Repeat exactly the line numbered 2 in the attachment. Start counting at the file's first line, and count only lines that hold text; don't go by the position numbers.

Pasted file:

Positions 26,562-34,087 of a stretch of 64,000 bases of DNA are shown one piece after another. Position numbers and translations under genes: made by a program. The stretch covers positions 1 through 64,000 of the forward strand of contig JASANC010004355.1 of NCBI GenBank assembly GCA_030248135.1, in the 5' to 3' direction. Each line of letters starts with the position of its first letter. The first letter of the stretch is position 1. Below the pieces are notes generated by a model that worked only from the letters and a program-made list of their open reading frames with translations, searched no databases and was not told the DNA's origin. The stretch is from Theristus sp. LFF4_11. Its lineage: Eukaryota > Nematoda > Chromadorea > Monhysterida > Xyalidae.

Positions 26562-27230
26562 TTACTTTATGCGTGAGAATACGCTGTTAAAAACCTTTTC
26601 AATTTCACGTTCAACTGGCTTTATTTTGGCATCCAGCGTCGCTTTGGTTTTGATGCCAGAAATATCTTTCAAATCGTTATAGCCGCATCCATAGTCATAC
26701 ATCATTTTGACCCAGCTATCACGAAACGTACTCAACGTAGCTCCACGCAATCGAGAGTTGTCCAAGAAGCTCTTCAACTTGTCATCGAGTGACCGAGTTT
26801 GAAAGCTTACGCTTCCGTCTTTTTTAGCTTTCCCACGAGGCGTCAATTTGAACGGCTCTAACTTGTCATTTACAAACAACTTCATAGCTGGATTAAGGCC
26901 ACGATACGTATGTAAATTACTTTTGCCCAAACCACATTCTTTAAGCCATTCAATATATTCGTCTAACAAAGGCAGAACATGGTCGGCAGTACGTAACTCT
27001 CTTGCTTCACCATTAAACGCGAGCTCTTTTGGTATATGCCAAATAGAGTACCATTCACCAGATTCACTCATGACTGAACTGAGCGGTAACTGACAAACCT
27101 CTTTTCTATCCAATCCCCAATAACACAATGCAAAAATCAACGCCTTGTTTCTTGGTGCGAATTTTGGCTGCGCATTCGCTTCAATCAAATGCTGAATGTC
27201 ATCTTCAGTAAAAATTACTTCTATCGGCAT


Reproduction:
Positions 26562-27230